Regular readers will know that we are on the track of Stockton and Darlington Railway plaques. These unique ceramic tiles were placed on residential properties owned by the railway in the late 1850s. No one really knows why the S&DR marked its property in this way, but at one time there were about 120 plaques spreading from Frosterley in the west to Redcar in the east. How many survive today?

BECAUSE the railway was completely logical, each of its lines was allocated a letter, with A on the east coast and L in the westernmost Durham dales. Every property along the line was given a number, thus creating a unique plaque. For example, J11 is Frosterley station house on the Weardale line.

Because Memories is not so logical, so far we’ve looked at the J-plaques, from Howdenle- Wear up to Frosterley, where four out of the 11 survive in situ.

Then we looked at the Aline, from Middlesbrough to Redcar, and learnt that none of the seven survive.

Today, we travel from Middlesbrough to Guisborough, along the B-line, which was opened to mineral traffic on November 11, 1853.

This line shows how, 160 years ago, there was much money to be made in railway speculation, and how Darlington dominated the Tees Valley.

Iron ore had been found in the Cleveland Hills in 1850.

The Peases – particularly Joseph, whose statue stands in High Row, Darlington, and his son, Sir Joseph – acquired the rights to mine the hills around Guisborough.

They established their blast furnaces in the infant town of Middlesbrough and – despite other railway directors des cribing the plan as “ chimerical” – sent their railway sprawling across the flatlands towards the hills to collect the raw material.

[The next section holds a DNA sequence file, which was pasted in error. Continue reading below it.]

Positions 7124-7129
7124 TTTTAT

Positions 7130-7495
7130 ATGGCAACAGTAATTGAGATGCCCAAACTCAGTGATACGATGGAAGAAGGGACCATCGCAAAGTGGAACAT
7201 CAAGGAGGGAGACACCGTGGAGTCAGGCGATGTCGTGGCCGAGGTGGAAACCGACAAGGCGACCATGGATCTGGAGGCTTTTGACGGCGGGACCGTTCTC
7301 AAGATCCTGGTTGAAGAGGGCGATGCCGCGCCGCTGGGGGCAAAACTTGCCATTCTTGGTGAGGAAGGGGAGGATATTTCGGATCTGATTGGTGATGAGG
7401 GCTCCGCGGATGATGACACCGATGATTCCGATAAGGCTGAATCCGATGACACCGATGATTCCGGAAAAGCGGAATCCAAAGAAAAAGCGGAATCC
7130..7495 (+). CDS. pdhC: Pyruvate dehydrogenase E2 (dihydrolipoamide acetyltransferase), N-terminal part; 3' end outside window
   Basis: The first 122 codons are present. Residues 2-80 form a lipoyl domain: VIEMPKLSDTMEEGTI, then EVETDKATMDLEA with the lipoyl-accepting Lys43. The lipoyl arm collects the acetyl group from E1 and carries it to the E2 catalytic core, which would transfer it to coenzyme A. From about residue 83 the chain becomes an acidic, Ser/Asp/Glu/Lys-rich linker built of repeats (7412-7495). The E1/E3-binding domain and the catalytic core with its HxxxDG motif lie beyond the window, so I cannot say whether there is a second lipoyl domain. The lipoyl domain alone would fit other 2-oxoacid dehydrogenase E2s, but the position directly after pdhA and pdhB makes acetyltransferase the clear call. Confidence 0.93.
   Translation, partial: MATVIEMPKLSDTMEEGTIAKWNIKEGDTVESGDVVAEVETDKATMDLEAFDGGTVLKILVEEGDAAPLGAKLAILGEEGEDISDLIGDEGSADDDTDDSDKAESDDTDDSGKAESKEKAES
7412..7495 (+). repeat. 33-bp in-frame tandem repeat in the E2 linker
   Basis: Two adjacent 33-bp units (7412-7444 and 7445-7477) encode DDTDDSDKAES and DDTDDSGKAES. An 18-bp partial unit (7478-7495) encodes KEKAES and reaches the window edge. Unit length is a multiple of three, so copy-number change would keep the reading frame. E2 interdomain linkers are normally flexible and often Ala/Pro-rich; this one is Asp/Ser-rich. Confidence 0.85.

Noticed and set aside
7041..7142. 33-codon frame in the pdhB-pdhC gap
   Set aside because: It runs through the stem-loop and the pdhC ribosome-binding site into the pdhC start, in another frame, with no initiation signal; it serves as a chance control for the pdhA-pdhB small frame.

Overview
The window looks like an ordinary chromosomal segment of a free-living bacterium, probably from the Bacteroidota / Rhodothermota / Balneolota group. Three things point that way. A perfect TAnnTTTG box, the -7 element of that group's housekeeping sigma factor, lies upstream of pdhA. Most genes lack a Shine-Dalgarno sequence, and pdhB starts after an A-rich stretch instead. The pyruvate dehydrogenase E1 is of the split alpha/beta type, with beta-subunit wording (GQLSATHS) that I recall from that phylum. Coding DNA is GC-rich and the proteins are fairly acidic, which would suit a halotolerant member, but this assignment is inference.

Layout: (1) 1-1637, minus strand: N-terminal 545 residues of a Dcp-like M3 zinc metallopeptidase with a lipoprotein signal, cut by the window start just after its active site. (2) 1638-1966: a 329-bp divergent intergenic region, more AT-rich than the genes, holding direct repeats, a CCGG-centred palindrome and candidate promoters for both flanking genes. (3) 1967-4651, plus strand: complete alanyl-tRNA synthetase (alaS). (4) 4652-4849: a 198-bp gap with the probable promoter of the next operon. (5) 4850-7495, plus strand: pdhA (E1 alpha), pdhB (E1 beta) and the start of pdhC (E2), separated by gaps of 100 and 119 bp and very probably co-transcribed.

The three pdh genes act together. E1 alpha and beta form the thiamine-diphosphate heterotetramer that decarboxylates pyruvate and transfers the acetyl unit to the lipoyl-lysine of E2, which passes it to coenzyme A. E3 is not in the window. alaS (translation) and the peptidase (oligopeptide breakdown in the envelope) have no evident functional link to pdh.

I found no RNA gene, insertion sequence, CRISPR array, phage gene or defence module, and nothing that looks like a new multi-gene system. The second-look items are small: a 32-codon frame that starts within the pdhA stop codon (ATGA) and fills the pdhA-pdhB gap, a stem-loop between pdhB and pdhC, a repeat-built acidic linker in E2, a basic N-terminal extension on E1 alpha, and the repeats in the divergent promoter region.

The towns people of Guisborough were aghast when they heard that the Peases’ new Middlesbrough and Guisborough Railway was going to terminate to the east of their town, near the Peases’ mine at Hutton Codhill – but then, the Peases were only interested in ore, not passengers.

But the Guisborough protest caused the line to be extended into the town.

The engineer in charge of building the line was John Harris, a Quaker who arrived in Darlington in 1835 practically penniless and with a failed business behind him.

The level crossing at Nunthorpe station in June 1963. The crossing keeper’s cottage with the clock on it has been demolished – we guess it had plaque B4 on it

The Peases put him to work and within 15 years, he had made enough money to purchase a mansion – Woodside, which was in Blackwell, and which boasted an 80ft-long conservatory.

Elected as a Liberal to the first Darlington council, he also purchased a market garden off Yarm Road and turned it into the Freeholders Estate.

All the houses were big enough to qualify the owner for a vote in the elections and, with reduced terms for purchasers, Mr Harris named the streets after Liberal heroes – Cobden, Bright, Milton and, of course, Pease – so that the houseowners couldn’t possibly forget who to vote for.

Working with Harris was John Dixon, a Cockfield Quaker whose great-uncle was the Jeremiah Dixon whose 250th birthday is being celebrated this year. John Dixon surveyed the routes for railways across the country, and reputedly invented the steam whistle.

He made enough money to live in the Belle Vue mansion, which still stands in Coniscliffe Road.

Looking into Guisborough station, with Gisborough Priory in the background, on February 24, 1954 – the day before the station’s 100th anniversary

And doing all the designing donkey work on the Guisborough line was William Cudworth.

He, too, came from a lowly Quaker background, but through his engineering skill built a comfortable life in Upper Thorpe – a mansion off Woodland Road that is now beneath the Darlington Memorial Hospital (you can still make out its gateposts).